Opposition sources insist the ball is now in the government's court and it would love to see them come forward today and join with Labour in declaring a climate emergency. But let's be honest, they would not be that bitterly disappointed to watch a minister attempting to triangulate between their deep commitment to climate action and their scepticism about the case for a climate emergency, all the while standing in front of swathes of empty green benches.
For better or ill a large chunk of modern electoral politics is played out on Facebook and today's motion is perfectly designed to let Labour micro target the growing numbers of environmentally minded voters with the message that the government refused to vote for a climate emergency. Empty government benches would further improve the optics for the Opposition. It worked last time out as the government blundered into the trap of being seen to support fox hunting, helping to torch its Commons majority in the process. It could well work again.
But far more important than the role a climate emergency can play in astute electioneering, is the simple reality that it is the right thing to do. As Greta Thunberg argues you cannot solve a crisis without treating it as a crisis. Or as XR even more bluntly puts it, "tell the truth".
Perry last week acknowledged that climate change is an "enormous crisis". Gove said he felt immense guilt hearing Thunberg talk of his generation's failure to curb emissions. How can climate change be a crisis, but not an emergency? How can the government credibly argue that it wants to do more to tackle the threat, if it continues to fail to embrace some of simplest mechanisms for cutting emissions? Even in the face of clear advice from businesses and cross party committees of MPs on what is needed to deliver a greener Brexit, government ministers dilute their ambitions in thrall to the deregulatory impulses of their colleagues.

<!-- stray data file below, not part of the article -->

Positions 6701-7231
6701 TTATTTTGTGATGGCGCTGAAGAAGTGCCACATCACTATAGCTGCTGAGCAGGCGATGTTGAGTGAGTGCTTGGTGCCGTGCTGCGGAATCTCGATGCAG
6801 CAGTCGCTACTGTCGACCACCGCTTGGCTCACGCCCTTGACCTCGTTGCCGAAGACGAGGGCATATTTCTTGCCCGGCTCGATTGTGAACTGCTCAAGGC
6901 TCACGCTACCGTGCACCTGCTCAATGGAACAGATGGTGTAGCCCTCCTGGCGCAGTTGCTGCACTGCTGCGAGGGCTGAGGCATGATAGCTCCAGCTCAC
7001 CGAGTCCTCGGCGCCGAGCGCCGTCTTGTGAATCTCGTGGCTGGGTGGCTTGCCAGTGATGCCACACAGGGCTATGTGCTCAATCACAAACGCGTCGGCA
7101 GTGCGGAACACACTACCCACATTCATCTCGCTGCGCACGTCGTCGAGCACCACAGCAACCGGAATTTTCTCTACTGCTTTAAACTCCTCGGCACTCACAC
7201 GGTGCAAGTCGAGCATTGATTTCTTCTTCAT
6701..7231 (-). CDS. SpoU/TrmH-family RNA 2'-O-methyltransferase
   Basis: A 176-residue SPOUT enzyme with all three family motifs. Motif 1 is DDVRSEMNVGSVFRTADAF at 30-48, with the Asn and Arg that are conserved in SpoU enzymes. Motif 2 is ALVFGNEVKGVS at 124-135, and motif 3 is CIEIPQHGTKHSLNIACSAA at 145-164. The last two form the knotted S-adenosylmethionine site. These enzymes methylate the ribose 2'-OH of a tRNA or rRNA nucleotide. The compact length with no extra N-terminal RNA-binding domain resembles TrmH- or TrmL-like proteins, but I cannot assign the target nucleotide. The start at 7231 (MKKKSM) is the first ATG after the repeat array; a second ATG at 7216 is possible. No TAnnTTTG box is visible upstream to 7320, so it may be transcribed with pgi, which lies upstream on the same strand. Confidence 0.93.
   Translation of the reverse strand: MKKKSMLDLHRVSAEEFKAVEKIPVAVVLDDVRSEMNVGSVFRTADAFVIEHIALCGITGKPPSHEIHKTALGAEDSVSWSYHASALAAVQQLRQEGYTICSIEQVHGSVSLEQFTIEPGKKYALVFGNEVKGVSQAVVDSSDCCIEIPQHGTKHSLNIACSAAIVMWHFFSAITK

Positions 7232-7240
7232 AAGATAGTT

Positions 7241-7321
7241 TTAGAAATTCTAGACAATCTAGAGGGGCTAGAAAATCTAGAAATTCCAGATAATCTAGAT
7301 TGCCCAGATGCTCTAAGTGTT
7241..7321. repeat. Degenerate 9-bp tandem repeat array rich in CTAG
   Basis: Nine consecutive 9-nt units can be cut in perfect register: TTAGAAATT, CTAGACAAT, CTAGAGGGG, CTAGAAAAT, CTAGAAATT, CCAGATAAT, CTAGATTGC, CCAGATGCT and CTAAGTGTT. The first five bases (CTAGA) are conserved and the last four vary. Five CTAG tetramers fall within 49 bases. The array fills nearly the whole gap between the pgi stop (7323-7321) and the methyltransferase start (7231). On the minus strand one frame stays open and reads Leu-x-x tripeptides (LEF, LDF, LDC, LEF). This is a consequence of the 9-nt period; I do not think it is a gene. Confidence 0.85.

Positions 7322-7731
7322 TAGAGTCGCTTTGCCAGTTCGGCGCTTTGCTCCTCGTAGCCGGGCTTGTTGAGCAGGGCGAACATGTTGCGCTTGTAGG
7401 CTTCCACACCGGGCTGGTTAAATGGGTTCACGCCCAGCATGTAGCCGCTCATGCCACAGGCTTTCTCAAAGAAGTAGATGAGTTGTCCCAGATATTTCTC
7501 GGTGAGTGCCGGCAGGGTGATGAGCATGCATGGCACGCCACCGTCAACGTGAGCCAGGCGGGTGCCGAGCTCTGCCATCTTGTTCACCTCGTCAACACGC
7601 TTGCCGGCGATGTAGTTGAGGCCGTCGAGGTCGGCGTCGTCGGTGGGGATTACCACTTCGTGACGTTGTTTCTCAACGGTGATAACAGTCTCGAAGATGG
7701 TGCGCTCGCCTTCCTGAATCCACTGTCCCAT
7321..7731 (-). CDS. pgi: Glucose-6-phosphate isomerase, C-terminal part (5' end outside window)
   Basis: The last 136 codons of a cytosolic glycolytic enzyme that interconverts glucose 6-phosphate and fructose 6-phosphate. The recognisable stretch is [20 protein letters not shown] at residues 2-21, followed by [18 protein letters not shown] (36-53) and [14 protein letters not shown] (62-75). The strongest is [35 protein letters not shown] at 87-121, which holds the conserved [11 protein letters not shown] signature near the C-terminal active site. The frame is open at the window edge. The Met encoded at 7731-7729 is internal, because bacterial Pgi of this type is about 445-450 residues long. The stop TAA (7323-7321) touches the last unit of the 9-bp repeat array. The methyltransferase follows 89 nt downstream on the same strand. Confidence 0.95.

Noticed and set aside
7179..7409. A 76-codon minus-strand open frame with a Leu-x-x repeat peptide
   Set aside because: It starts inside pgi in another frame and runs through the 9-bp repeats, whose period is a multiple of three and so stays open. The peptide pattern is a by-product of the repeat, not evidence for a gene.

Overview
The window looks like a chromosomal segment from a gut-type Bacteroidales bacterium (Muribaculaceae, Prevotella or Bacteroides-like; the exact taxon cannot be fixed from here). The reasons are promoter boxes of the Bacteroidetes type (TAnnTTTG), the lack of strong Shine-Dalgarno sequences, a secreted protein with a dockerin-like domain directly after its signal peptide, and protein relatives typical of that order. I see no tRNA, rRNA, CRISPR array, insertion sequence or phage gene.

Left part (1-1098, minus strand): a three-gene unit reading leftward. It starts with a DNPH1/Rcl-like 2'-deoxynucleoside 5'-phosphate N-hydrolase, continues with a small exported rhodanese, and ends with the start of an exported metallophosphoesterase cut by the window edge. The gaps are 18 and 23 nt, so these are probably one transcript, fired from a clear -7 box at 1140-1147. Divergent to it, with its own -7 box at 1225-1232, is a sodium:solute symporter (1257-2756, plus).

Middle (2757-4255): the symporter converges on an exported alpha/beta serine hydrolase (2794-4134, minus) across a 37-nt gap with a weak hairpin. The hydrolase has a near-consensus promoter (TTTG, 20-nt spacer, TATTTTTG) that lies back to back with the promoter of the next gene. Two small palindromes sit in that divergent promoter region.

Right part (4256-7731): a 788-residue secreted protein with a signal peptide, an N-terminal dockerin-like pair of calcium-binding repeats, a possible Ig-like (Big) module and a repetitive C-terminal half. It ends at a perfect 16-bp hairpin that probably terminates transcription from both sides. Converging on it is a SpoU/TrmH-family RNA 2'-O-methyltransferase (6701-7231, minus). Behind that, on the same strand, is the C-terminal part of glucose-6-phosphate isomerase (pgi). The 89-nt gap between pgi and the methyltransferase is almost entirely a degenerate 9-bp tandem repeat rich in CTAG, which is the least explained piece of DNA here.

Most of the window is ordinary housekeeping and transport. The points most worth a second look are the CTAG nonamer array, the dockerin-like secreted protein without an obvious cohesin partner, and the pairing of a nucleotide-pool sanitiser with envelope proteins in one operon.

The government is highly likely to accept the CCC's recommendations and could even fast track a new net zero target before Theresa May steps down, helped somewhat perversely by the huge amount of parliamentary time the on-going Brexit stand-off has freed up. But Ministers would be naïve to think this will be enough to help them escape the political corner they have painted themselves into. Cabinet ministers may sign off on a target that will hopefully be met long after they leave office, but unless they can be convinced to treat the climate emergency as an emergency and come forward with urgent action to ensure interim carbon targets are met then the Conservatives will continue to see their reputation with younger voters eroded faster than a heat wave-baked, sea level-battered sandstone cliff.
In the interests of both the country and the government it is time to declare that climate emergency and deliver the commensurate response that the public wants to see. Or, in the words of another one of my son's favourite cartoons, Mike the Knight, 'it is time to be a hero'.
A version of this article originally appeared in the BusinessGreen Overnight Briefing, available for free to BusinessGreen subscribers.